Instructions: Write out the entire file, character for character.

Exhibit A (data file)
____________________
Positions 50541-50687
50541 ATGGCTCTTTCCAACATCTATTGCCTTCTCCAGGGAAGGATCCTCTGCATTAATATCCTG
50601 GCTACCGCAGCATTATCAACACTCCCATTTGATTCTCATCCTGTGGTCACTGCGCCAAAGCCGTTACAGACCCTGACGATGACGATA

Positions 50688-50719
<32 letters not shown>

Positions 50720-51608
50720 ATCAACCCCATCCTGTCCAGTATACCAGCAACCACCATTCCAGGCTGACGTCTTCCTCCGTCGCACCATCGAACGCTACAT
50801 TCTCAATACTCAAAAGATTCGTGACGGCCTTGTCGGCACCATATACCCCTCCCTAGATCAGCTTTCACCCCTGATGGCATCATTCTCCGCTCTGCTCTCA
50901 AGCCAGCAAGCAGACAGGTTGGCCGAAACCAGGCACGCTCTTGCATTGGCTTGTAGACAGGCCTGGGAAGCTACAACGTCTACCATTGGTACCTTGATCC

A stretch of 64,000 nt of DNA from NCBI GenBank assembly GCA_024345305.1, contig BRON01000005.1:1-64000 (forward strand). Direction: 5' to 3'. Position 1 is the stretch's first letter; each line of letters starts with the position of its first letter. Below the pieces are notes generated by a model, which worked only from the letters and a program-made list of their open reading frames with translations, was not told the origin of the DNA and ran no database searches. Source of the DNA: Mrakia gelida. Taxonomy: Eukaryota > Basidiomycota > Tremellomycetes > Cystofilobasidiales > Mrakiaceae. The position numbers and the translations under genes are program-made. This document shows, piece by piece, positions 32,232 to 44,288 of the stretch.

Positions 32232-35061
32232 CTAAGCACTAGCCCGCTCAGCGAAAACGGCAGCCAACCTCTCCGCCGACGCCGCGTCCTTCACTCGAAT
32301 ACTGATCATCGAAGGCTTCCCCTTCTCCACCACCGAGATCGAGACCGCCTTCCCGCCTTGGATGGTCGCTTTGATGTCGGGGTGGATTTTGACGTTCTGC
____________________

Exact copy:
Positions 50541-50687
50541 ATGGCTCTTTCCAACATCTATTGCCTTCTCCAGGGAAGGATCCTCTGCATTAATATCCTG
50601 GCTACCGCAGCATTATCAACACTCCCATTTGATTCTCATCCTGTGGTCACTGCGCCAAAGCCGTTACAGACCCTGACGATGACGATA

Positions 50688-50719
<32 letters not shown>

Positions 50720-51608
50720 ATCAACCCCATCCTGTCCAGTATACCAGCAACCACCATTCCAGGCTGACGTCTTCCTCCGTCGCACCATCGAACGCTACAT
50801 TCTCAATACTCAAAAGATTCGTGACGGCCTTGTCGGCACCATATACCCCTCCCTAGATCAGCTTTCACCCCTGATGGCATCATTCTCCGCTCTGCTCTCA
50901 AGCCAGCAAGCAGACAGGTTGGCCGAAACCAGGCACGCTCTTGCATTGGCTTGTAGACAGGCCTGGGAAGCTACAACGTCTACCATTGGTACCTTGATCC

A stretch of 64,000 nt of DNA from NCBI GenBank assembly GCA_024345305.1, contig BRON01000005.1:1-64000 (forward strand). Direction: 5' to 3'. Position 1 is the stretch's first letter; each line of letters starts with the position of its first letter. Below the pieces are notes generated by a model, which worked only from the letters and a program-made list of their open reading frames with translations, was not told the origin of the DNA and ran no database searches. Source of the DNA: Mrakia gelida. Taxonomy: Eukaryota > Basidiomycota > Tremellomycetes > Cystofilobasidiales > Mrakiaceae. The position numbers and the translations under genes are program-made. This document shows, piece by piece, positions 32,232 to 44,288 of the stretch.

Positions 32232-35061
32232 CTAAGCACTAGCCCGCTCAGCGAAAACGGCAGCCAACCTCTCCGCCGACGCCGCGTCCTTCACTCGAAT
32301 ACTGATCATCGAAGGCTTCCCCTTCTCCACCACCGAGATCGAGACCGCCTTCCCGCCTTGGATGGTCGCTTTGATGTCGGGGTGGATTTTGACGTTCTGC